It's a good sign for an RPG when two demos of the same chunk of the game play out completely differently. That was our recent experience with Baldur's Gate 3 (opens in new tab), which we recently saw in Paris and San Francisco. We didn't get to play, but the two-hour demo we each saw was only loosely scripted and showed off how open-ended Baldur's Gate 3 is going to be, much like developer Larian's previous game Divinity: Original Sin 2.
You can read a full account of the demo in Fraser's preview here (opens in new tab), but there was more for us to talk about. Here's what stood out from a solid four hours of Baldur's Gate 3.
Wes: Divinity: Original Sin 2 was PC Gamer's Game of the Year in 2017, and it was definitely my favorite game that year, too. So I'm not disappointed to see that Baldur's Gate 3 is very much built on the foundation of that game. But do you think it's too Divinity, at the expense of not looking or feeling enough like Baldur's Gate 2?
Fraser: Since Divinity already has its roots in D&D, like so much western fantasy, I think Baldur’s Gate 3 can afford to evoke Larian’s previous games. It definitely does feel a lot more like Original Sin 2 than Baldur’s Gate 2, but it doesn’t appear to have lost anything. Larian’s clearly full of D&D nerds and at no point in the demo did it seem like less than an authentic adaptation of the tabletop game, but for anyone looking for something that’s exactly like Black Isle’s Infinity Engine games, they’re not going to find that here.
Wes: One thing that was definitely exactly the same as Divinity: Combat can go disastrously wrong for you in hilarious ways. We each saw the same two hours or so of the game played by Larian head Swen Vincke, but I think our demos played out really differently. He actually played quite well in mine, but some entertaining screw-ups called for improvising. You could definitely miss attacks in Divinity, for example, but it seemed to happen a lot more in BG3. The dice rolls felt appropriately D&D and ruined a few well-laid plans with critical misses. What were some of the highlights for you?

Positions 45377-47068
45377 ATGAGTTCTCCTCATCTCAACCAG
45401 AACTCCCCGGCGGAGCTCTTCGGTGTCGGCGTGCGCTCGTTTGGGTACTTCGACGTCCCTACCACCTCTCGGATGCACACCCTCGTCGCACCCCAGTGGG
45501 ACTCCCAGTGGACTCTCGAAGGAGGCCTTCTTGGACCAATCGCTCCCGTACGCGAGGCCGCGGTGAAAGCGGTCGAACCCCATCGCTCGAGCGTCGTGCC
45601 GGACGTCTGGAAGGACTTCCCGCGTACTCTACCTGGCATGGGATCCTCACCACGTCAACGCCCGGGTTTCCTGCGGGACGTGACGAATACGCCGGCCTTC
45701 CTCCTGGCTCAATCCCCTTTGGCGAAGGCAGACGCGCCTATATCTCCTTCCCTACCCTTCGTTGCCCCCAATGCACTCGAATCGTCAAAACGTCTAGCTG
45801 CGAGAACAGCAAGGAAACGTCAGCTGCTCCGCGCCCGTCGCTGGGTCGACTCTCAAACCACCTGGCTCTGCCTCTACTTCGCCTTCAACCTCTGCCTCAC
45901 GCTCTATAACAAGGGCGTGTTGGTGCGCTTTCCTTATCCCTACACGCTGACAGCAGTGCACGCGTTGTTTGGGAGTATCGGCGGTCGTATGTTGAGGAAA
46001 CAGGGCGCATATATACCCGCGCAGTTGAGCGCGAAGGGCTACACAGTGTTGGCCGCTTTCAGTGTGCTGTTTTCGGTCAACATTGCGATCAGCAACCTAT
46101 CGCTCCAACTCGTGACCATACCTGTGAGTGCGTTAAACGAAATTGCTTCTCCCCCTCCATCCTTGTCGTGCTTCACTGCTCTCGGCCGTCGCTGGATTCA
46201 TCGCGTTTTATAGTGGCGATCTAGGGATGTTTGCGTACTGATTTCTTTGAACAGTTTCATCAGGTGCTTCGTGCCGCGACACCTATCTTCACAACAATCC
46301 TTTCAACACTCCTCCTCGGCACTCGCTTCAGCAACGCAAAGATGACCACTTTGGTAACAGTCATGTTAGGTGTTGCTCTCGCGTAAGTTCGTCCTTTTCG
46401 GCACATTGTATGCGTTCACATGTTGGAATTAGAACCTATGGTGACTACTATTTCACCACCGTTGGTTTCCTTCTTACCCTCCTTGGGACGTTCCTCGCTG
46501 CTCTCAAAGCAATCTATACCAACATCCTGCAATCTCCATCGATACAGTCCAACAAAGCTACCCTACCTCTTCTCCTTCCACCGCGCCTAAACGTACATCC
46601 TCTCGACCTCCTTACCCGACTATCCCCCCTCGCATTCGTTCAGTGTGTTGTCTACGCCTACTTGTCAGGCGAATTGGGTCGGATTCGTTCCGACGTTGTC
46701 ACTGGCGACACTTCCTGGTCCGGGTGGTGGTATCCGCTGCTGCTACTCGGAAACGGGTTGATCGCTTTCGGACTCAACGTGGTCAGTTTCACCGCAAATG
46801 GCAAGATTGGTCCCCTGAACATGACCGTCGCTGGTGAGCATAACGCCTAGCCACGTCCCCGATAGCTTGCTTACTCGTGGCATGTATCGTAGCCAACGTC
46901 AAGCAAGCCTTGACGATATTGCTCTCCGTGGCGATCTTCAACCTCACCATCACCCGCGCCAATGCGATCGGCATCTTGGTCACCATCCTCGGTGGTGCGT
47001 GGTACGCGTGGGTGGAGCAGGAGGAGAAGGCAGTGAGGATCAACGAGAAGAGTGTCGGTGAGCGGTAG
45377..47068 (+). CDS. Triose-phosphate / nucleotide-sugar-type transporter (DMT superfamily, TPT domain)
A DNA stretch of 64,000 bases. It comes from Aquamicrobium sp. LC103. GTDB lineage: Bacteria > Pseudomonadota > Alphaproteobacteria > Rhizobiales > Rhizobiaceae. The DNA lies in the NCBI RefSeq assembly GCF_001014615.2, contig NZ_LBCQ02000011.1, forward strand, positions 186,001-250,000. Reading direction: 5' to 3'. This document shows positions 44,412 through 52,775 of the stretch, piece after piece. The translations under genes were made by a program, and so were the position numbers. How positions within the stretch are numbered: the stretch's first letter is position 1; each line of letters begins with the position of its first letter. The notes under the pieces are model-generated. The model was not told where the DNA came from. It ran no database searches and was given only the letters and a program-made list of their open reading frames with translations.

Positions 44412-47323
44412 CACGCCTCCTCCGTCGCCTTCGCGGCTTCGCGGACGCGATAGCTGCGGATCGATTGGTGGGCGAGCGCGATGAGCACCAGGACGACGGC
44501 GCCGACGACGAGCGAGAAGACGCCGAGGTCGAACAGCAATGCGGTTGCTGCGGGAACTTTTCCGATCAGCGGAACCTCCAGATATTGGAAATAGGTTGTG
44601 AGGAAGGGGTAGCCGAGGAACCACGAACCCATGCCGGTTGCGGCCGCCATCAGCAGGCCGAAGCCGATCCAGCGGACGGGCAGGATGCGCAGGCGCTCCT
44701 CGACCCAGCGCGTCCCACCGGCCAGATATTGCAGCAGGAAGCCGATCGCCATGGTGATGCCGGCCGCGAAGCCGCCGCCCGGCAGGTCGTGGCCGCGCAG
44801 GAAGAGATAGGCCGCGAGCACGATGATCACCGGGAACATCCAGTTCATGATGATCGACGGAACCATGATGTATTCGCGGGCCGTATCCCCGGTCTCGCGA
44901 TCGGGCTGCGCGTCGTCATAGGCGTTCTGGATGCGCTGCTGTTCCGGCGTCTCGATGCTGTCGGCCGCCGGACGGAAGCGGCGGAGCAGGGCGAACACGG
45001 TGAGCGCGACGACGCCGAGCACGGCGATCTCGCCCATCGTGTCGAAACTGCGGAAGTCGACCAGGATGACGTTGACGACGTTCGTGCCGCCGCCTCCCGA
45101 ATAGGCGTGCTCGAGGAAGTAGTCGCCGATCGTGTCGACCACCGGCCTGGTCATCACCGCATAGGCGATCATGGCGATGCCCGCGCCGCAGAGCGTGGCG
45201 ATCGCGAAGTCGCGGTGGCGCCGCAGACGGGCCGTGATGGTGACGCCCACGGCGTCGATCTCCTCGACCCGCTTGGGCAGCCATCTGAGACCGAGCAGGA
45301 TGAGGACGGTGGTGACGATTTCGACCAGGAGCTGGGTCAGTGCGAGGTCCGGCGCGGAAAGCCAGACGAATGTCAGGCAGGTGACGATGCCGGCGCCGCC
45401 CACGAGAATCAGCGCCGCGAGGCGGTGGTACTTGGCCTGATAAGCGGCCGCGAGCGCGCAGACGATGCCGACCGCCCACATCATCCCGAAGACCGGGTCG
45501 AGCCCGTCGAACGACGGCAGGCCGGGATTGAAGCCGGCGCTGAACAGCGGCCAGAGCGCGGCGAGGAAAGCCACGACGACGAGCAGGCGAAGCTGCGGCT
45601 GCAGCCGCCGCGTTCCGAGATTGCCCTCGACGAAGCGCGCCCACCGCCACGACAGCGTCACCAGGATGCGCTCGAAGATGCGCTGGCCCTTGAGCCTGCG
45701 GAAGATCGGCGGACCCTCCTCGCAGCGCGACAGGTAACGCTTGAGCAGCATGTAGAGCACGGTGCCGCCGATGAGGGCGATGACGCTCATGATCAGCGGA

Fraser: He threw a boot at a bandit, Wes.
Some of the designers at Larian like to joke that Vincke is bad at playing his own games—though he certainly kicked my ass in Original Sin 2’s PvP arena—and luck wasn’t on his side this time. He wiped in the first battle, almost wiped in the second, and spent a lot of time trying to dig himself out of holes. I honestly couldn’t have asked for a better demo. All the screw-ups put the game’s complex systems front and centre, forcing Vinke to start throwing clothes and coming up with other clever solutions. At one point, he even exploited nearby neutral NPCs so they could come to his rescue.
Wes: That's so fun—more games should let you throw random shit from your inventory as a desperate act. And Vincke playing that way in a demo speaks to the fact that Larian's games are designed around the absurd, desperate, unplanned things players might do, which seems like a rarity to me. In most games, when players find those kinds of solutions, it's because they're pushing past the confines of what the developers intended.